First, we need to understand that the state of writing instruction has never been great.
If you are of a Certain Age (say, mine) you may recall a type of writing instruction that we could call the Lego Building Approach. In this method, students are first taught to construct sentences. Then they are taught how to arrange a certain number of sentences into a paragraph. Finally, they are taught to assemble those paragraphs into full essays.
This is junk. It assumes that the basic building block of a piece of writing is a sentence. No-- the basic building block of a piece of writing is an idea. To try to say something without having any idea what you want to say is a fool's errand.
Not that the Lego Building Approach should feel bad for being junk. The instructional writing landscape is littered with junk, clogged with junk, sometimes obscured by the broad shadow of towering junk. And on almost-weekly basis, folks try to sort out what the junk is and how best to clear it away.
Here's John Warner at Inside Higher Ed trying to answer the question, "Why can't my new employees write?" Warner reports that he hears that question often from employers. With a little probing he determines that what they mean by "can't write," is "They primarily observe a fundamental lack of clarity and perceive a gap between the purpose of the writing and the result of what’s been written, a lack of awareness of audience and occasion."
In other words, they don't seem to get the idea that they are supposed to be communicating real ideas and information in a real way to real people. It's not a question of rigor or expectations, Warner notes. It's that they were trained to do something else entirely.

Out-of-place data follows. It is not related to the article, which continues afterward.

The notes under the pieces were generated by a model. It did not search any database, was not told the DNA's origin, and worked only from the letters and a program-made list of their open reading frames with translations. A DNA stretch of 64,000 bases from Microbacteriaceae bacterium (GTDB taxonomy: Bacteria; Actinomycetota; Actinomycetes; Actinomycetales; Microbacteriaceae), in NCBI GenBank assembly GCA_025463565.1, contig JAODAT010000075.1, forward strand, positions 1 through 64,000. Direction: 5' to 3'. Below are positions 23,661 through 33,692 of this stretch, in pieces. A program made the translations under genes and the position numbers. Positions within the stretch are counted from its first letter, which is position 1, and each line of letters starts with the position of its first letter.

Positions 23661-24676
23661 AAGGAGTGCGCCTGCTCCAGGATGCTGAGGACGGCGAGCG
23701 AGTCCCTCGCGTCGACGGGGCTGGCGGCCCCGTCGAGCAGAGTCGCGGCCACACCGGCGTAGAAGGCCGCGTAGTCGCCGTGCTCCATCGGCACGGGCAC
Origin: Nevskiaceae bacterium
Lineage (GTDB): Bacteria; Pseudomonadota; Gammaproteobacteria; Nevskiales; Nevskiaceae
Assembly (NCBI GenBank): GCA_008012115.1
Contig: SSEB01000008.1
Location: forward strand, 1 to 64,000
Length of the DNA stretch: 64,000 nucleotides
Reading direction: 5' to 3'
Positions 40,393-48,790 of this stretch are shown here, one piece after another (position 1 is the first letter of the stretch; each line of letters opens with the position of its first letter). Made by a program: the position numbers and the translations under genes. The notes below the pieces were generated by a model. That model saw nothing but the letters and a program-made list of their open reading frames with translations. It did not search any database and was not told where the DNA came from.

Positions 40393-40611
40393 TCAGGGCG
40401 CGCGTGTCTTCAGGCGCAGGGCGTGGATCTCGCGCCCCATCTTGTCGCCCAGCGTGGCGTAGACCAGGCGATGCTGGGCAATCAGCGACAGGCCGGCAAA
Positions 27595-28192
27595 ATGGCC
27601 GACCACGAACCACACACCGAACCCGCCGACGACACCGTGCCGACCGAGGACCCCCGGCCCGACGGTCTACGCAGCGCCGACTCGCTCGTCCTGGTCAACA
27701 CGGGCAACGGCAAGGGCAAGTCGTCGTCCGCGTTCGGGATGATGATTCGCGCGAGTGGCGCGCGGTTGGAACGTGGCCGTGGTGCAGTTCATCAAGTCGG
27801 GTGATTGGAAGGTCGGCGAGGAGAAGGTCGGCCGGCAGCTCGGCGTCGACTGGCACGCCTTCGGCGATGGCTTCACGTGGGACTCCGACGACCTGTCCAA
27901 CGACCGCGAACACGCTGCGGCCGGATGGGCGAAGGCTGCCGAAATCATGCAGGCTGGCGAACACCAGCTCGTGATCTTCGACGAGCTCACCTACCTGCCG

I believe that in many cases, these young professionals have never encountered a genuine and meaningful rhetorical situation in an academic or professional context. They are highly skilled at a CURMUDGUCATION: Writing Junk:
Discovering Gloria Jean Merriex
Merriex saw teaching as a path out of the poverty of her neighborhood, but she did not choose to leave the neighborhood itself. Once she had her degree, she chose to teach at Duval Elementary, where for about twenty-five years she was a middle-of-the-road, competent-but-not-exceptional teacher.
I became acquainted with Merriex through the work of filmmaker Boaz Dvir; my nephew, who studied film at Penn State, had Dvir as a teacher and thought we might have a few things to say to each other. But years ago, Dvir was a professor in Florida who heard about Merriex and decided to tell her story. The result is a documentary in progress entitled "Discovering Gloria." I've watched a rough cut of the film, and it is a challenging and moving story. Discovering Gloria Jean Merriex